Scenes From A Multiverse: Book One is the first (obviously) collection of Rosenberg’s popular new series, and features an introduction by Skepchick.org lead writer Rebecca Watson.


Octopus Pie: There Are No Stars In Brooklyn

brooklyn.jpgMore than just a love letter to the urban experience, Meredith Gran’s Octopus Pie is a wonderful story about two women trying to figure out how to make the best of life in that uncertain time after school ends and the rest of your “grown-up” life begins. The first two years of Gran’s poignant, funny, and occasionally very personal webcomic were collected in this treasury published by Villard Books, which also includes a bonus story available only in the collection.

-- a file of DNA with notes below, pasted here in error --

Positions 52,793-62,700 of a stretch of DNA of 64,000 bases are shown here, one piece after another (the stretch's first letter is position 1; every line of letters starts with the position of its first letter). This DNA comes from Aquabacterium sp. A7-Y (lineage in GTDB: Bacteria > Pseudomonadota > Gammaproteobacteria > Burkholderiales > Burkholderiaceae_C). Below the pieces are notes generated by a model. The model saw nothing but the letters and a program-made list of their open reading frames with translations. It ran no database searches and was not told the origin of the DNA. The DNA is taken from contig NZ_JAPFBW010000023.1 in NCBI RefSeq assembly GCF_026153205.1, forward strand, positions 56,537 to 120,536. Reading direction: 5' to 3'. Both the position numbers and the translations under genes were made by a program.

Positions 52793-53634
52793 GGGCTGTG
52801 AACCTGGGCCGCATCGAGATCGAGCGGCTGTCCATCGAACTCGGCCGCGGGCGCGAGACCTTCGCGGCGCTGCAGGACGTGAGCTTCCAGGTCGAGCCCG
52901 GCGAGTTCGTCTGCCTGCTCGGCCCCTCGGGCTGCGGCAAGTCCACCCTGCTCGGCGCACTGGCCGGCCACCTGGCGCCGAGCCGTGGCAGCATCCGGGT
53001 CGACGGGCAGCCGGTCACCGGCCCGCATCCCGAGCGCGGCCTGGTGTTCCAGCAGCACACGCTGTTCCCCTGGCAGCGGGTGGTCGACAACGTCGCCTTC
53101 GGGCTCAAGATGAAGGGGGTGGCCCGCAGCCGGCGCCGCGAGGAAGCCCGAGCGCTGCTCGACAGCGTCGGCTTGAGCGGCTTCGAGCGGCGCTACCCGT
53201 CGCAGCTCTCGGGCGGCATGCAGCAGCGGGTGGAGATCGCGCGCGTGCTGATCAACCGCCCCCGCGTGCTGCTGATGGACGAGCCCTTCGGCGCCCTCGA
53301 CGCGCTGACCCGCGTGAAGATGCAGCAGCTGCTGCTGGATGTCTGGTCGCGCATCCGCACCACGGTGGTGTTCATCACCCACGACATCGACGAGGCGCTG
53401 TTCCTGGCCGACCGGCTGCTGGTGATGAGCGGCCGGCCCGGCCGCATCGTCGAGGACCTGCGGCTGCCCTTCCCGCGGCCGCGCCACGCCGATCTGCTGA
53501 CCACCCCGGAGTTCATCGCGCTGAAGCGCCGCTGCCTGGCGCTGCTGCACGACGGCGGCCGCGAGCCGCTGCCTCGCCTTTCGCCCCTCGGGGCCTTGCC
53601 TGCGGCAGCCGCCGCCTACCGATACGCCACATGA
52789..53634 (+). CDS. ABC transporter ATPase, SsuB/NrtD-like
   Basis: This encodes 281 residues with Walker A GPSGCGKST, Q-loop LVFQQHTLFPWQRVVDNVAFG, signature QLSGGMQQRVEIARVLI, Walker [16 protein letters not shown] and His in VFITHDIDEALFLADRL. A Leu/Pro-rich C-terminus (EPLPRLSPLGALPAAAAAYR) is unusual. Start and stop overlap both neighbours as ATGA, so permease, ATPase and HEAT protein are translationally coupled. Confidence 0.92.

As with all webcomics, if your intended recipient enjoys the book, he or she will find plenty more comics to read on the Octopus Pie website – so there’s a good chance you’ll be giving a gift that keeps on giving.


The Abominable Charles Christopher: Book One

snowman.jpgKarl Kerschl’s beautifully detailed webcomic about an adorably naïve sasquatch and a forest full of talking animals was named the best digital comic of 2011 at this year’s Eisners – the comic industry’s most prestigious award ceremony. A respected artist already known for his work on various superhero comics like Teen Titans: Year One and the aforementioned Wednesday Comics #1 (as well as a well-received comic based on the Assassin’s Creed video game series), Kerschl has made a nice home for himself in the online world among the wise-cracking creatures of Charles Christopher.

Kerschl self-published this first print collection of the series in a nice paperback edition that deserves equal space on any comic fan’s bookshelf. Simply put, if you don’t find yourself grinning while reading Charles Christopher, you might not have a soul.